Twins Yield Clues to Loves's Shared Origins
Bower, Bruce, Science News
Some people find enduring love wit one romantic partner; others conduct one affair after another, or several at once, with gusto. Some get feverish and hysterical with love; others move methodically from extended friendship to romantic involvement.
The first twin study of attitudes about love now indicates that siblings' share observations of their parents' relationship and cultural practices, as well a parent and peer experiences unique to each sibling, largely shape a person's romantic style. Genes, however, play virtually no part in producing individual differences in the approach to ardor, report Niels G. Waller and Phillip R. Shaver, both psychologists at the University of California, Davis.
"Humans might be wired to pay particular attention to the relational styles they're exposed to beginning early on," Waller contends. "Learned orientations to love may subsequently play out in romantic relationships."
Previous twin studies have found consistently large effects of genes and unique environmental influences in shaping an individual's intelligence, emotional dispositions, and personality traits (SN: 12/7/91, p.376). Common family experiences of siblings make little impact in these areas, investigators have found.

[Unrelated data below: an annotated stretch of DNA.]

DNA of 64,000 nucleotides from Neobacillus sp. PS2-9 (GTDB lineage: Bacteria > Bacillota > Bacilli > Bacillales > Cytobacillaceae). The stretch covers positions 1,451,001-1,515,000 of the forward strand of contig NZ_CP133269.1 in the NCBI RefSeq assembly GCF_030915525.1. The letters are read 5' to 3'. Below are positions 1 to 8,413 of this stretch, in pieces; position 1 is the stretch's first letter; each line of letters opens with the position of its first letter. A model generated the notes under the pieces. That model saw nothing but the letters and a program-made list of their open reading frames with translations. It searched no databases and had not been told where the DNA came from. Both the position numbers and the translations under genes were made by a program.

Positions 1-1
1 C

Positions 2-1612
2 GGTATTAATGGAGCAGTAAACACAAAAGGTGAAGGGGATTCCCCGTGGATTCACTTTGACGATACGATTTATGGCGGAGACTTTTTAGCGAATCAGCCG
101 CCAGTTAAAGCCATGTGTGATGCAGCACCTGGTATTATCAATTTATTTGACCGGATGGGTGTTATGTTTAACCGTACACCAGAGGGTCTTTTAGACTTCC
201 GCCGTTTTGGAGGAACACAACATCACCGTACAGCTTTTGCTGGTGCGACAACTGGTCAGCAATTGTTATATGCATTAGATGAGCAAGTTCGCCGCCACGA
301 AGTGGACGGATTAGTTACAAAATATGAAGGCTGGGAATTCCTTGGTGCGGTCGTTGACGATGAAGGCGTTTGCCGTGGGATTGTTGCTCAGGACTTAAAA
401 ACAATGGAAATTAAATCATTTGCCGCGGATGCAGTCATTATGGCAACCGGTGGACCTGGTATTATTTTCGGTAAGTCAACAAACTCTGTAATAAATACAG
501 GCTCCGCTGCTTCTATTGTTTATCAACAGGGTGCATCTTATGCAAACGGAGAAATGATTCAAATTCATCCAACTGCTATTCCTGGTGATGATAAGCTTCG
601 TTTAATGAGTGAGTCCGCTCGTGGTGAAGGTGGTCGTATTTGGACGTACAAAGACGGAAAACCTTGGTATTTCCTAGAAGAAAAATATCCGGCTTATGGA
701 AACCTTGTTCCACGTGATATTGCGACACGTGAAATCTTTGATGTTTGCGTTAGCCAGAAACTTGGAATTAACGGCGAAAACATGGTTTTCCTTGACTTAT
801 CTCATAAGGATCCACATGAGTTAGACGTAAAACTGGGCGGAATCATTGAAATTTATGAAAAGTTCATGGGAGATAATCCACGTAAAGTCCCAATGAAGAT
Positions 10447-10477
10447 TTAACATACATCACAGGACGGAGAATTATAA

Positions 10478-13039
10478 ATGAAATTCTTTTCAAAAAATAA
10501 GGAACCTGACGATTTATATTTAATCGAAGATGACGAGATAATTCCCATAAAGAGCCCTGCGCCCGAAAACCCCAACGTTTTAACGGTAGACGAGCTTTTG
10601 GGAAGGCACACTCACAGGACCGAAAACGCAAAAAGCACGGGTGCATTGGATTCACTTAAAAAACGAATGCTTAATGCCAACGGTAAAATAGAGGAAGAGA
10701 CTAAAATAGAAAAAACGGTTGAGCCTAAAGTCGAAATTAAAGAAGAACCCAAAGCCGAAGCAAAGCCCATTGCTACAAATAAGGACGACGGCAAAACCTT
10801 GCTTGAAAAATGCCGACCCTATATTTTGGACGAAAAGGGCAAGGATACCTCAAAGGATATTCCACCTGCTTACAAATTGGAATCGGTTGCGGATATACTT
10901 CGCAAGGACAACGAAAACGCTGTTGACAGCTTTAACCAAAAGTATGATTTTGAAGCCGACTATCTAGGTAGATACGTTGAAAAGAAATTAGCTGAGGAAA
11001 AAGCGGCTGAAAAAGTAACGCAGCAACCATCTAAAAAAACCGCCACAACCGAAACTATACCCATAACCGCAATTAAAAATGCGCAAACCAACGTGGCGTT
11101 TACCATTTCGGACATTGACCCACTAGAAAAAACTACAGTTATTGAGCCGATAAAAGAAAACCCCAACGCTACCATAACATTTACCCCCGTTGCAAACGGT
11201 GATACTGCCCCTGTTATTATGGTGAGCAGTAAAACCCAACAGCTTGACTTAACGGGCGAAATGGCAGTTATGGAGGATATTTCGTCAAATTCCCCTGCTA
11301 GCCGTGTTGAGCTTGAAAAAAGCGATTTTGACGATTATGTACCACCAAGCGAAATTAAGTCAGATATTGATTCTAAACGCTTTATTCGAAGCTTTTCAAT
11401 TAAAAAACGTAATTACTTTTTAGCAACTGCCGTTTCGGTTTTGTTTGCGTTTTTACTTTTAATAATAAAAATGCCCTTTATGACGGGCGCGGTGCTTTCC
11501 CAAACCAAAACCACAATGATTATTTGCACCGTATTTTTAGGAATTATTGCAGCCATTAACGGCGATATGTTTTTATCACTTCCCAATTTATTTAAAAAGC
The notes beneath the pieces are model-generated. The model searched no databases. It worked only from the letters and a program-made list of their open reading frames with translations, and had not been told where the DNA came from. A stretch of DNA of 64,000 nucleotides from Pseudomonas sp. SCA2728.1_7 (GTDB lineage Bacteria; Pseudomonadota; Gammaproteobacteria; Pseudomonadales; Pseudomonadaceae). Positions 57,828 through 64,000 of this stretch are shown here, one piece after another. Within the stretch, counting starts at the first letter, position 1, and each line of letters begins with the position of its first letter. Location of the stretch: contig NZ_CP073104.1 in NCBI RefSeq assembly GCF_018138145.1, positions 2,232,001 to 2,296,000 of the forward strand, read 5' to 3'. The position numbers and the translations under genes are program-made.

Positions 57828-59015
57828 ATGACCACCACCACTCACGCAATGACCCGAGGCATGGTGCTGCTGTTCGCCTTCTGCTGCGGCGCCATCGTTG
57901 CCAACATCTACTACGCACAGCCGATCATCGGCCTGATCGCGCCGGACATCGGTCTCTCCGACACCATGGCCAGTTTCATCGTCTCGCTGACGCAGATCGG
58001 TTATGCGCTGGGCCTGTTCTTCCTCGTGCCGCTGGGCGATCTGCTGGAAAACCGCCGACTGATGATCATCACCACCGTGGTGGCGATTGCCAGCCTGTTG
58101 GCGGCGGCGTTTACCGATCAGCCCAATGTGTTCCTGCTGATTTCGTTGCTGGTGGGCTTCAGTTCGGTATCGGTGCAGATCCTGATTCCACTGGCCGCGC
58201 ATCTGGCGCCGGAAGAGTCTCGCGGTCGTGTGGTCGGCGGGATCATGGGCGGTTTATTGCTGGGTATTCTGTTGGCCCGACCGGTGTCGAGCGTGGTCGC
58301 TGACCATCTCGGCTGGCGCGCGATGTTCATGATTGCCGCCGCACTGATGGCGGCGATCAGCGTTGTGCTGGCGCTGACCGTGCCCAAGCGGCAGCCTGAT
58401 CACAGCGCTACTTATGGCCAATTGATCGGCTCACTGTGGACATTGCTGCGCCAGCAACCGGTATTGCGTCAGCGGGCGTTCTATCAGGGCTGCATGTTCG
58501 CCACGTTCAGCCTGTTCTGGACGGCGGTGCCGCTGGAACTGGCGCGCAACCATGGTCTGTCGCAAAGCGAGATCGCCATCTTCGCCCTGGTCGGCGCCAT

Unlike individual capacities that reflect inherited variations in brain function, romantic attitudes focus on social relations, Waller asserts. Thus, for the first time in a twin study, siblings' shared environments loom large.
Waller and Shaver studied 338 female and 107 male twin pairs contacted through the California Twin Registry identical twins (who share all the same genes) comprised about three-quarters of the sample; fraternal twins (who share, on average, half the same genes) made up the remainder. Participants averaged about 36 years old. The spouses of 172 of the twins also took part in the study
As part of a battery of personality and attitude tests, twins and spouses completed a survey that measures the degree of adherence to six "love styles. …